Encouraging Class Participation
Class participation is an important aspect of student learning. When students speak up in class, they learn to express their ideas in a way that others can understand. When they ask questions, they learn how to obtain information to enhance their own understanding of a topic.
Class participation also is a valuable learning tool for teachers. Through students' questions, you learn what they don't understand, and can adjust your reaching instruction accordingly.
Just as speaking in front of a group doesn't come easily to many adults, however, speaking up in class is a struggle for many students. That struggle might manifest itself in the classroom in a variety of ways -- not volunteering to answer questions, not asking for help, not speaking up in small-group activities, even not talking in class at all.
As a teacher, you will have greater success spurring a student to speak up if you can figure out why he/she is reluctant to participate. Whatever the reason for his reluctance, your role is not to force him/her to speak; doing so will more likely make him/her shut down than open up. Your role is to provide a supportive, encouraging climate that helps him/her feel more comfortable, more confident, and less fearful of speaking up.
WHAT YOU CAN DO
Create a climate in which students are encouraged to ask questions. Make it clear to students that you want them to ask questions. Point out that their questions help you by indicating where you might not have been clear. Emphasize that there is no such thing as a dumb question, and make sure to not allow students to ridicule a classmate's questions.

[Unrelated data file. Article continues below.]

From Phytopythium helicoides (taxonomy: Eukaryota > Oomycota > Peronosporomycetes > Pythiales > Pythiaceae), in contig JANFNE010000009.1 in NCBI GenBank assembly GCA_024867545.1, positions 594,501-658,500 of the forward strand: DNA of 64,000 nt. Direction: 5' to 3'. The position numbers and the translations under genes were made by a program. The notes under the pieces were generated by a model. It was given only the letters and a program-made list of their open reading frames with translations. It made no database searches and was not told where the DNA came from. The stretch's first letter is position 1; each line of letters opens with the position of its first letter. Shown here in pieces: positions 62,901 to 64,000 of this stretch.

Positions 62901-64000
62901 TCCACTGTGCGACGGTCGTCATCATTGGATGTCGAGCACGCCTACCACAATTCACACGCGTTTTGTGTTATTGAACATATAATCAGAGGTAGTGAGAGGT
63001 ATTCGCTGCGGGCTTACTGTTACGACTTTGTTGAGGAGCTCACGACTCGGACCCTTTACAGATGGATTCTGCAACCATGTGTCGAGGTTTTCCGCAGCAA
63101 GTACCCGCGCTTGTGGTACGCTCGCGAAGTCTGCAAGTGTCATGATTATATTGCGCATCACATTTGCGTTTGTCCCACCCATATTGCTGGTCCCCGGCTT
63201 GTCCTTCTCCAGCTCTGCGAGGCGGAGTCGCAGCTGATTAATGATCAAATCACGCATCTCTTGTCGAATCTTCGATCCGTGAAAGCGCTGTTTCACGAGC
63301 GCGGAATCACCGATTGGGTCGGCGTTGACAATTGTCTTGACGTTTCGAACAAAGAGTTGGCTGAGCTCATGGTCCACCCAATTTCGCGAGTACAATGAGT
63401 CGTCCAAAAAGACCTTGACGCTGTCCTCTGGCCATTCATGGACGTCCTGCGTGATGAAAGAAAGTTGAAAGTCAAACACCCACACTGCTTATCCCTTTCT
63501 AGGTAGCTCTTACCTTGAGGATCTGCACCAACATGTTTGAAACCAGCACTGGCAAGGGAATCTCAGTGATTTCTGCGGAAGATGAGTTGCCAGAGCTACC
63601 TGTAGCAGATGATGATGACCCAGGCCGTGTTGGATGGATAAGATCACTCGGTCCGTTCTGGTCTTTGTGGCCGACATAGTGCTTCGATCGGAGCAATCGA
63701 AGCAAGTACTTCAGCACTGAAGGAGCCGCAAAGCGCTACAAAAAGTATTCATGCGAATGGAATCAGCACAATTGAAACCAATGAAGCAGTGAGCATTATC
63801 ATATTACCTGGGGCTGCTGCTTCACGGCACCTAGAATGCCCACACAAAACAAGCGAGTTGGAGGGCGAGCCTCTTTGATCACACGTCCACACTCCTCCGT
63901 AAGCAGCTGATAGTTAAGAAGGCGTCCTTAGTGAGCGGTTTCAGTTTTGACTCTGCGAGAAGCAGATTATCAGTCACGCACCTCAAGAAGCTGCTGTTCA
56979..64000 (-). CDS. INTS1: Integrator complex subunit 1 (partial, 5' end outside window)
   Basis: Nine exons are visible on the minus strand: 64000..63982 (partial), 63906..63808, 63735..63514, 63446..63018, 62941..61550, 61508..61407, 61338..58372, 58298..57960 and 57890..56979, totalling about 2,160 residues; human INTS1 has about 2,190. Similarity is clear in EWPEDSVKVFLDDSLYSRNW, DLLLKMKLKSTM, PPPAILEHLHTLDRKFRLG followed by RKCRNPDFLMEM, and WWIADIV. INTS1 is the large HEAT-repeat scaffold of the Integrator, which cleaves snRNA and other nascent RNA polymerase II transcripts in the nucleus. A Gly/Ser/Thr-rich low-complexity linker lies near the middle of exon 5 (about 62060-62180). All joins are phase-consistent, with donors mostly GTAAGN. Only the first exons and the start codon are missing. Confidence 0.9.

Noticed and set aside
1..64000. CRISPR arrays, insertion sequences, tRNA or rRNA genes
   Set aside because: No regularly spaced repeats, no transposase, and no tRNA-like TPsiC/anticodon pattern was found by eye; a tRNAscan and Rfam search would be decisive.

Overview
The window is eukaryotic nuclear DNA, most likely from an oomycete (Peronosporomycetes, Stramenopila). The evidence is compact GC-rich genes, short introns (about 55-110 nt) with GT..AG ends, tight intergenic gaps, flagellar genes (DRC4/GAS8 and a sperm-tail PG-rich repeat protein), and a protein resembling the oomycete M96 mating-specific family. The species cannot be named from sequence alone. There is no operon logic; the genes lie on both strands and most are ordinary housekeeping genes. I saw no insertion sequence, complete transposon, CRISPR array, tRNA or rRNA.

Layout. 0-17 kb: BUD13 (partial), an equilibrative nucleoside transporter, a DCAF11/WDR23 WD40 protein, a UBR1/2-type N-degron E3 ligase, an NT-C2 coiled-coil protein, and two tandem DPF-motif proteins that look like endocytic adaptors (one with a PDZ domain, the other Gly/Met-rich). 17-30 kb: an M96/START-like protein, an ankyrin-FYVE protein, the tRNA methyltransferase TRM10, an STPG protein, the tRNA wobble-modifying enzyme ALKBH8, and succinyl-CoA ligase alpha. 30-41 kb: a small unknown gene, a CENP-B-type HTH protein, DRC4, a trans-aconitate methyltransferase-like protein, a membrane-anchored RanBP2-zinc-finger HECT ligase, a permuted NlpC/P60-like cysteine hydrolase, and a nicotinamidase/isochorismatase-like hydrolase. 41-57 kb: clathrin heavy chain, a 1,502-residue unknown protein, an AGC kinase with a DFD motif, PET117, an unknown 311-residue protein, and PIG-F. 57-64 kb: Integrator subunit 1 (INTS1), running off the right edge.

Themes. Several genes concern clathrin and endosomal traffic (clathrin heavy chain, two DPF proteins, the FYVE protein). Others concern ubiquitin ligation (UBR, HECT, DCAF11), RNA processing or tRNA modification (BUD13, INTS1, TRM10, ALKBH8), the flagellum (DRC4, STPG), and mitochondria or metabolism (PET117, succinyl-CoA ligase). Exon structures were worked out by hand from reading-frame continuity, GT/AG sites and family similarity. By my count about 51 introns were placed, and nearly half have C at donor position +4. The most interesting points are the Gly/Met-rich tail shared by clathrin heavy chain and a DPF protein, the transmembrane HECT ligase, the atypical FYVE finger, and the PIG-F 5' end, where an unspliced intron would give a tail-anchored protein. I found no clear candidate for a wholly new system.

Take the student's questions and comments seriously. The student's reluctance to ask a question or volunteer an answer might be due to a lack of confidence. Help him/her gain the courage to participate by showing respect for his/her contributions and giving thoughtful answers to his/her questions. Listen attentively while he/she is talking; do not interrupt him. Try to find something positive to say about his/her comments, such as "That's an interesting point. I never thought about it that way" or "That's a really creative idea."
Orchestrate his/her speaking experiences to ensure success. Consider the following strategies:
Ask questions you are confident he/she can answer.
Let him/her know before class that you will be calling on him/her for a specific question so he/she can prepare an answer.
If you arrange to call on him/her, do it early to lessen anxiety.
When he/she does respond, reinforce his/her comments with positive statements and an encouraging smile.
If you ask a question and he/she blanks out or says nothing, restate the question (perhaps in a yes or no format), or lead him/her toward the right answer by providing a clue. Or you might let him/her off the hook by giving the answer, while saying something like "That was a tough one," and then moving on.
Be patient when waiting for a response. The student might need more time than normal to organize his ideas and formulate a response. As a result, he/she might be slow about answering a question. If so, give him/her extra time by waiting for an answer a little longer than you usually do. If other students are clamoring to answer, ask for their patience as well.